Federer feels he’s ‘in a great position’
MELBOURNE • Amelie Mauresmo won her two Grand Slam singles titles at the Australian Open and Wimbledon in 2006 and retired three years later.
She would not have imagined then that Roger Federer, the man who won the same two Grand Slam singles titles that year, would still be among tennis’ elite more than a decade later.
“I don’t know how he does it,” the Frenchwoman said. “What it puts on your body is huge. The training, the matches, the travel, the jet lag – anything.”
While Mauresmo will be at the first Major of the year as the coach of compatriot Lucas Pouille, Federer’s bid for a 21st Grand Slam starts today against Uzbekistan’s Denis Istomin.
“Winning back-to-back Australian Opens like this, i n my mid-30s, it’s one of my favourite things I will look back on in my career,” the t wo-time defending champion said. “I didn’t think it was going to happen.”
The 37-year-old acknowledges his age readily, quipping at the Hopman Cup recently that his then opponent, 20-year-old Stefanos Tsitsipas, “could be my son”.
Despite marvelling at his own ability to run up the score in the record books – 99 titles and counting – at an age when many would count him out, Federer seemed to trail off after an auspicious start to last season, when he won his first 17 matches.
After winning the Rotterdam Open in February and briefly reclaiming the No. 1 ranking, the Swiss went without another tournament championship until October.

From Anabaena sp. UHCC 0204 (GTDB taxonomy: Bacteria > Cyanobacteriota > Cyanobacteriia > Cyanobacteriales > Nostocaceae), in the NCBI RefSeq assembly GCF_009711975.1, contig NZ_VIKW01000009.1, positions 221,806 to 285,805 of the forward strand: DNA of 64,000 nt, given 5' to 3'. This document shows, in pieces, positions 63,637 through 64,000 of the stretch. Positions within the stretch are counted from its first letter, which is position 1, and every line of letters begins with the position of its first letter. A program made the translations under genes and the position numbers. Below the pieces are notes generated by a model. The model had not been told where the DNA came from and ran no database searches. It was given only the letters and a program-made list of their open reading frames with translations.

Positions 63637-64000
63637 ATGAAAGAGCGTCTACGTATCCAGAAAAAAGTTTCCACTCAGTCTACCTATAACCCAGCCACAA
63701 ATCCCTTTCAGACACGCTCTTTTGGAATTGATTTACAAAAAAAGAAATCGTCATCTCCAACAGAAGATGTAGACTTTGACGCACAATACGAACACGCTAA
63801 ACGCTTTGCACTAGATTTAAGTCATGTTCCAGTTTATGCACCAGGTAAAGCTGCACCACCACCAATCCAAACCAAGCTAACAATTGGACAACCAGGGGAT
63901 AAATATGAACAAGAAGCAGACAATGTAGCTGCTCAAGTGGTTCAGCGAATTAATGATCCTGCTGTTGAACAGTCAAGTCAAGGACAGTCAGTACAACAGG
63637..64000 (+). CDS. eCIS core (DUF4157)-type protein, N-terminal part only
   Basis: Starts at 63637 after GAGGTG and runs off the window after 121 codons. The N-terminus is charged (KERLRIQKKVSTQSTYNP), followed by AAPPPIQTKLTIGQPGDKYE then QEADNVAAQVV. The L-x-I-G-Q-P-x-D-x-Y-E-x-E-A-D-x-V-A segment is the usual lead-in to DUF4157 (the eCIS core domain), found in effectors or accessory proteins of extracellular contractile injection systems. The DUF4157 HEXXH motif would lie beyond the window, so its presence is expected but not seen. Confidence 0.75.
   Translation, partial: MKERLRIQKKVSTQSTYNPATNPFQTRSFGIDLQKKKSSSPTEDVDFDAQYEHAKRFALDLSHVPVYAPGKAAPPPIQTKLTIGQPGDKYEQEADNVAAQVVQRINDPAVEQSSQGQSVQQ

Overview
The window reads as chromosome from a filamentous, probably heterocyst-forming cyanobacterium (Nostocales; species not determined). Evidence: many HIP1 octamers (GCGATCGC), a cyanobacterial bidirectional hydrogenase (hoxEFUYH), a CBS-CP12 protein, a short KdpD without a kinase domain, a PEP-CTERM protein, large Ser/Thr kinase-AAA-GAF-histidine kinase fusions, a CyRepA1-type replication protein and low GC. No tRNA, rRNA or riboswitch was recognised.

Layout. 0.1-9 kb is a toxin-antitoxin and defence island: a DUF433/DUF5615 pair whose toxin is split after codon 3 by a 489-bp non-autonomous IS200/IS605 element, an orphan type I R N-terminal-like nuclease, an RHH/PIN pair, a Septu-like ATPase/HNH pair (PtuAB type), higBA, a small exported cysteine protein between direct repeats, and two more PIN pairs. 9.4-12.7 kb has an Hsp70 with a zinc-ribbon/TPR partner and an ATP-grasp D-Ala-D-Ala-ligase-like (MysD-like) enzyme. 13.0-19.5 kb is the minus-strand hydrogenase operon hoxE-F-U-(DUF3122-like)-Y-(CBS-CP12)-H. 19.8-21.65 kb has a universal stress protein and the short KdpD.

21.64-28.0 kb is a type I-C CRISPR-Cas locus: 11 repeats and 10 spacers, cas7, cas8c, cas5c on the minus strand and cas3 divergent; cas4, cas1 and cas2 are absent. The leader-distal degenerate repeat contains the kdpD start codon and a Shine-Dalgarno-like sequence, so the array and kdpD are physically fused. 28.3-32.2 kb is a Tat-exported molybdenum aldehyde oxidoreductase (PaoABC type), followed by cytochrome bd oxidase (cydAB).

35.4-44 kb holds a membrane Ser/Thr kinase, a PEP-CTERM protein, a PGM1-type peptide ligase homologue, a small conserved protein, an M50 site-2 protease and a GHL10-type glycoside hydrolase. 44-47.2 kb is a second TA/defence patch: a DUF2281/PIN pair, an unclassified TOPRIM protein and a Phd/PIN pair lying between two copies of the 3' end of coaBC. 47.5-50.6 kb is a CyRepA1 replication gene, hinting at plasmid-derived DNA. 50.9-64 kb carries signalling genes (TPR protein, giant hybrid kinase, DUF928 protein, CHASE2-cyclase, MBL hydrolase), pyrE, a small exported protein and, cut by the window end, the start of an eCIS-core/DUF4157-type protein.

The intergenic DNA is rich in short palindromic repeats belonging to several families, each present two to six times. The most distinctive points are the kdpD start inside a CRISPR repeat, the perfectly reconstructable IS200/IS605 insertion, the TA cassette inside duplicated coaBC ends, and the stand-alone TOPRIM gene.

However, he played down the doomsday talk that followed his stagnation in the second half of last year ahead of his first-round match.
“I wasn’t too disappointed,” he insisted. “I was more surprised to hear that there was sort of concern, or people were saying, ‘What a bad second half to the year.’ I’m happy where I am right now. I’m in a great position.”
Promising to do better this year, he also revealed his aim to “really play well when it really comes down to the crunch”.
Yet Federer is aware of where he stands in the pecking order at Melbourne Park, with top-ranked Novak Djokovic the clear favourite in his eyes.
The Serb, a six-time champion in Melbourne, has won the past two Slams, but Federer remains his chief threat.
He said: “We know who the usual (contenders) are and I’m part of that bunch. I’m playing good tennis. I’m confident that it needs a good performance by my opponent probably to beat me (here).”
The longevity of that oligarchy, which also includes world No. 2 Rafael Nadal, has blocked several younger players from breaking through on tennis’ biggest stages.
No player currently younger than 30 has won even a set in a Grand Slam final although expectations are high that ATP Finals champion Alexander Zverev can build on his impressive victory in November.
Although the German is regarded as the most capable of the next generation to break the Slam cartel of the old guard, he has never gotten beyond the third round in Melbourne and has reached the last eight of a Major only once.
But, having won in London, the fourth-ranked 21-year-old, who will play Slovene Aljaz Bedene tomorrow, believes he has now “kind of figured out I have to have the same mentality when I play at Slams”.